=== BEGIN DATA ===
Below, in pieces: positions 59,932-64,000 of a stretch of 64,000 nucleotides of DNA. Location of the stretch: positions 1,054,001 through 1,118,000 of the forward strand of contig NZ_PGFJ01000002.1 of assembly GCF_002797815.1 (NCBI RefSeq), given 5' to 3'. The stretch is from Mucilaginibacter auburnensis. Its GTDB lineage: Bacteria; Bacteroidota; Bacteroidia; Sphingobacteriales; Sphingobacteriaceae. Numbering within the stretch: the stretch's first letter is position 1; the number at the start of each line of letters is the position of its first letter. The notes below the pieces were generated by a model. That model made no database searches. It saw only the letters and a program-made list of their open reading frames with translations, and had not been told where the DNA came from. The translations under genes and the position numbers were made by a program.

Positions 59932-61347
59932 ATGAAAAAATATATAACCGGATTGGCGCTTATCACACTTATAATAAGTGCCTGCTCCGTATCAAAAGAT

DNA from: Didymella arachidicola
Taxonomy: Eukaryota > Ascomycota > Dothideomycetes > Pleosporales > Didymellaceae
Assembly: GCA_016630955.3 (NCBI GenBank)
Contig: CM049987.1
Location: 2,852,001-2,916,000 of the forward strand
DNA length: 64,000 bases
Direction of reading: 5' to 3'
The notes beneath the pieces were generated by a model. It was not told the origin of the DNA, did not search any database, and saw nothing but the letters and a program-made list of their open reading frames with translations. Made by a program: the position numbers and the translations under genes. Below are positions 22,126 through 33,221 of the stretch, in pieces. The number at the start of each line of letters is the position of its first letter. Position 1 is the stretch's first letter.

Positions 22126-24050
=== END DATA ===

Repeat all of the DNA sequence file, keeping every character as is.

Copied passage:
Below, in pieces: positions 59,932-64,000 of a stretch of 64,000 nucleotides of DNA. Location of the stretch: positions 1,054,001 through 1,118,000 of the forward strand of contig NZ_PGFJ01000002.1 of assembly GCF_002797815.1 (NCBI RefSeq), given 5' to 3'. The stretch is from Mucilaginibacter auburnensis. Its GTDB lineage: Bacteria; Bacteroidota; Bacteroidia; Sphingobacteriales; Sphingobacteriaceae. Numbering within the stretch: the stretch's first letter is position 1; the number at the start of each line of letters is the position of its first letter. The notes below the pieces were generated by a model. That model made no database searches. It saw only the letters and a program-made list of their open reading frames with translations, and had not been told where the DNA came from. The translations under genes and the position numbers were made by a program.

Positions 59932-61347
59932 ATGAAAAAATATATAACCGGATTGGCGCTTATCACACTTATAATAAGTGCCTGCTCCGTATCAAAAGAT

DNA from: Didymella arachidicola
Taxonomy: Eukaryota > Ascomycota > Dothideomycetes > Pleosporales > Didymellaceae
Assembly: GCA_016630955.3 (NCBI GenBank)
Contig: CM049987.1
Location: 2,852,001-2,916,000 of the forward strand
DNA length: 64,000 bases
Direction of reading: 5' to 3'
The notes beneath the pieces were generated by a model. It was not told the origin of the DNA, did not search any database, and saw nothing but the letters and a program-made list of their open reading frames with translations. Made by a program: the position numbers and the translations under genes. Below are positions 22,126 through 33,221 of the stretch, in pieces. The number at the start of each line of letters is the position of its first letter. Position 1 is the stretch's first letter.

Positions 22126-24050